Transitions: The Middle Teen Years

Mostly, I remember being nervous, sweaty and bewildered. There were those in the know and those who listened to the tales of those who knew. Years later I described it as listening to Homer tell the stories of Ulysses or Jason from Greek legends returning from their adventures abroad. As I listened to other boys talk, I couldn’t believe what I was hearing. These stories couldn’t be true yet there was no way to prove or disprove them other than trying it out for yourself. The movie “SuperBad” comes to mind…I think I was Michael Cera. There are, of course, female and LGBTQ+ versions of my story and I’m sure there is incredible crossover in the experiences that were shared.

THE MIDDLE YEARS are when first kisses are stolen under a lamp post on a summer evening, or in a park away from the prying eyes of adults. Holding hands was the thrill of a lifetime. An awkward fumble and grope here and there on a couch or in the backseat of a parental car. The claustrophobia of the whole family in a car on your way to visit relatives. What were your friends doing? What was I missing? In today’s environment, AirPods and social media provide a temporary escape. Escape from what or where to remain elusive – “Somewhere over the Rainbow.”

In “TV World” all the worst of teen behaviour is exaggerated and/or oversimplified. There are a disproportionate number of broken homes, one parent deceased while the other is struggling to stay above water. In these storylines the teen often blames them (including the dead parent) for something they did or didn’t do. Lessons can be learned, but sometimes the consequences and the judgements are severe. Group homes compete with cheerleading squads (for ratings) and then throw in a haunted house, or an abandoned summer camp where the wrongs of the past must be righted, or a zombie chase (for our heightened viewing pleasure) will unfold to complete our picture. Unlike the early years (see previous blog), Nerds don’t win in this world…nerds only win if it is a coming-of-age story. In this coming-of-age version, our reluctant nerd hero emerges from the digital phone booth sans glasses with cooler hair and wardrobe. The LBGTQ+ teens are troubled, and suicide is often something that’s considered. The age of the Asian, Black or Brown “best friend” as a “de rigour” accessory has gone out of style and we have shifted to a more realistic mix…. thank goodness.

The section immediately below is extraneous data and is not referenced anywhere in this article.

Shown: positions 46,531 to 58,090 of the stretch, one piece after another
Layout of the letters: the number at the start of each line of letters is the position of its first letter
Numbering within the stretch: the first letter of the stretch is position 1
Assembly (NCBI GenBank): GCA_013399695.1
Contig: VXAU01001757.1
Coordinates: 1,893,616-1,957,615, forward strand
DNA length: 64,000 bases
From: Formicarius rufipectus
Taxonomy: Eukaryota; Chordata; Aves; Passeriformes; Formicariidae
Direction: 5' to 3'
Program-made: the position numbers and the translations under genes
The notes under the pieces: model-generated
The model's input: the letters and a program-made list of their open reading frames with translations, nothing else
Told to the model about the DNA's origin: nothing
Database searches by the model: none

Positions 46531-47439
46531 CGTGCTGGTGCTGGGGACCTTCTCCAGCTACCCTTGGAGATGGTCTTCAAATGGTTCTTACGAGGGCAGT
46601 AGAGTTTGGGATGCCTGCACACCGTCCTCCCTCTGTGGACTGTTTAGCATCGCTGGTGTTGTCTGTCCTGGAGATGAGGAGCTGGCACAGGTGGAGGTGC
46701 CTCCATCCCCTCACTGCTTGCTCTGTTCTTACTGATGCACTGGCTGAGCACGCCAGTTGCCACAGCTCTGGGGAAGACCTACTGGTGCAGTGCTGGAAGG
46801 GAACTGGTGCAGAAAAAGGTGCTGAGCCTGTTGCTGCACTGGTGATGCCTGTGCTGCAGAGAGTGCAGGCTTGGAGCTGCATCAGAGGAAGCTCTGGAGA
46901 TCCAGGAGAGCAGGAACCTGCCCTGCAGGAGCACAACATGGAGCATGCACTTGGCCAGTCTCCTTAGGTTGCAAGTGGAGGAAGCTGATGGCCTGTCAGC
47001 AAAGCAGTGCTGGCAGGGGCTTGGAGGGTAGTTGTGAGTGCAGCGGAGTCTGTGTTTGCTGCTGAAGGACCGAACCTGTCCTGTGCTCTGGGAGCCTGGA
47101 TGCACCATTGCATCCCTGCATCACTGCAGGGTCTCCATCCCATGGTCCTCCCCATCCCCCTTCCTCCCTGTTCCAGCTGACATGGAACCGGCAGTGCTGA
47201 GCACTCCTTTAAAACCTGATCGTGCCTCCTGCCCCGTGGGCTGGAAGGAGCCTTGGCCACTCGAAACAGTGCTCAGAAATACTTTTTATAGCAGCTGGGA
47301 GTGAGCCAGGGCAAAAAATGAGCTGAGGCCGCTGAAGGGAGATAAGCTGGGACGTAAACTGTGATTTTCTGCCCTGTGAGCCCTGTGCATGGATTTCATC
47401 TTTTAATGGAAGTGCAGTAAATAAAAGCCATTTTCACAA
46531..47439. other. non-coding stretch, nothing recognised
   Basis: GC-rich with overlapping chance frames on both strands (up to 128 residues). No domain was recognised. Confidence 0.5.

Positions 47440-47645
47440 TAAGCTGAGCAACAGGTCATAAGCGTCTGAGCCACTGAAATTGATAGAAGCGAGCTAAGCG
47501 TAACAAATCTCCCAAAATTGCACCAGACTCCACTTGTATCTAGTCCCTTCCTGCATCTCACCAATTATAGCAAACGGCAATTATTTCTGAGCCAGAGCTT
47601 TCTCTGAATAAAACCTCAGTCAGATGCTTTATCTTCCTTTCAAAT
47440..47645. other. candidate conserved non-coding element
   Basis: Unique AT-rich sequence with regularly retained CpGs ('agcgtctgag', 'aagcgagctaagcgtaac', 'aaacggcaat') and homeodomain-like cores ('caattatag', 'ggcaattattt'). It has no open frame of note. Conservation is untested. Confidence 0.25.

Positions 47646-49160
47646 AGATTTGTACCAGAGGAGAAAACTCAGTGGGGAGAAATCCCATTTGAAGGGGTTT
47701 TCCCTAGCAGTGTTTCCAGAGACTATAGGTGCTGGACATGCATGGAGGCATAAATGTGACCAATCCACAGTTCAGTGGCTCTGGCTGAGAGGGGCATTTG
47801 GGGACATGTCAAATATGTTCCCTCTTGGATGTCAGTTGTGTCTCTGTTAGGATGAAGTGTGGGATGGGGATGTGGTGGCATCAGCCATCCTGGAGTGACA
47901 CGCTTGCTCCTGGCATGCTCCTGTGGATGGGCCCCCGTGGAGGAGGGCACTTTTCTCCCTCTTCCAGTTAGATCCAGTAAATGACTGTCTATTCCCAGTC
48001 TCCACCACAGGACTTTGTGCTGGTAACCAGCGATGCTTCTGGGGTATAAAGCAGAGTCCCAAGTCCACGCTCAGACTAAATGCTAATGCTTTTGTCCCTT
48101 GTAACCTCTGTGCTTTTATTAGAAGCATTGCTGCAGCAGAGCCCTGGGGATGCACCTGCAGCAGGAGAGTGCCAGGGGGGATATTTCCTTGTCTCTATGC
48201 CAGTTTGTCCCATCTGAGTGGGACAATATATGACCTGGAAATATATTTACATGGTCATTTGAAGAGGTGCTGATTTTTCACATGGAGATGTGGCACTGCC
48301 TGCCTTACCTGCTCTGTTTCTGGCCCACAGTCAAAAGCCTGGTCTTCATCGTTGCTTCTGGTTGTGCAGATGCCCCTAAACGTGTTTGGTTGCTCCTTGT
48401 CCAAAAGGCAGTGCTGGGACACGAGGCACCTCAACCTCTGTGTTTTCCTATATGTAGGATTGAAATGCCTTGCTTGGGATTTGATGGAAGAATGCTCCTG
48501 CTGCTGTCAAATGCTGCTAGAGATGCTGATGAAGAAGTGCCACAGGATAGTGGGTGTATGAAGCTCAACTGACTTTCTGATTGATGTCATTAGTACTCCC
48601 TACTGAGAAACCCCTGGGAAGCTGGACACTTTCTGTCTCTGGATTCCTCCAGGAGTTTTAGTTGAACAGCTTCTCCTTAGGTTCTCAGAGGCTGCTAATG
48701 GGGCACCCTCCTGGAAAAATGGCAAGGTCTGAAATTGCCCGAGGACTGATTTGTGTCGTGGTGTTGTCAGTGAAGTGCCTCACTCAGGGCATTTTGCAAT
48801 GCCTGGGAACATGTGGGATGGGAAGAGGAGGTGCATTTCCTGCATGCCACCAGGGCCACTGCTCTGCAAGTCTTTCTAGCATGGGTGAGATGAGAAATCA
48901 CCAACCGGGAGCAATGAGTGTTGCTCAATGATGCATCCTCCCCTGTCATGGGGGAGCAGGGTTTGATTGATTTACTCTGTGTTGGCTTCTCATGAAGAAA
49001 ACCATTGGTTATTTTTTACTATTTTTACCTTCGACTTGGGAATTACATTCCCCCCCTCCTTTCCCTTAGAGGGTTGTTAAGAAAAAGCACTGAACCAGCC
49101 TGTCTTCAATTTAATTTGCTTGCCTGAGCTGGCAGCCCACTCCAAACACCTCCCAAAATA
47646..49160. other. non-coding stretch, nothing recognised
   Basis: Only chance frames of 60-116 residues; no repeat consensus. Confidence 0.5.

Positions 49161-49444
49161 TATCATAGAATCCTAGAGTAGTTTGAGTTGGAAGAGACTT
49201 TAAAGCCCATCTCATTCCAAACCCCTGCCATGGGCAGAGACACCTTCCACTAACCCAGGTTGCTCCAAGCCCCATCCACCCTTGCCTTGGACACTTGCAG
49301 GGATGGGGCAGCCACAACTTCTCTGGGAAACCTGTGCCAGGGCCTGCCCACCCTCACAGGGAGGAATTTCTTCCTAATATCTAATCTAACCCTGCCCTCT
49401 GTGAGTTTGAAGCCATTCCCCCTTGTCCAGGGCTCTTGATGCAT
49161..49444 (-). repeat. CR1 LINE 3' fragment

However, out here in the “real world” the angst and troubles don’t scream out for attention or are as black and white as their TV counterparts. They whisper their dark troubles quietly and are hidden in private bedrooms where tears-soaked pillows and late-night texts is a teen ritual. The power and the consequence of peer pressure begin to get higher and the stakes become more serious. Bullying can be deadly.

Without us even noticing, our life role assignments are being handed out like passports giving us the ability to enter and gain access to certain worlds. In school these roles are assigned based on how we look, our body type, athletic prowess, how we dress, and our IQ’s. Some of us are issued passports to different groups. Are we nerds, jocks, hipsters, goths, preps, stoners, street crew etc. These designations start to define us. When you or your teens enter the business, producers, casting, agents, and sadly, acting coaches create and validate over simplistic representations.

We role play in our teen years. This is normal and to a certain extent healthy as we try to find ourselves. If we have enlightened people around us (and genuine mentors who will not attempt to brand us) they will encourage us to grow. This gets more complex and “Twilight Zonish” when young actors move back and forth from real life to their TV/Film life.

As if these years aren’t confusing enough, we have to stop and catch our breath and ask, “is art copying life or is life copying art.” I fear none of us know anymore and even fewer of us care as long as ratings, followers and likes are high, and a buck can be made. “Whose lie is this anyway.”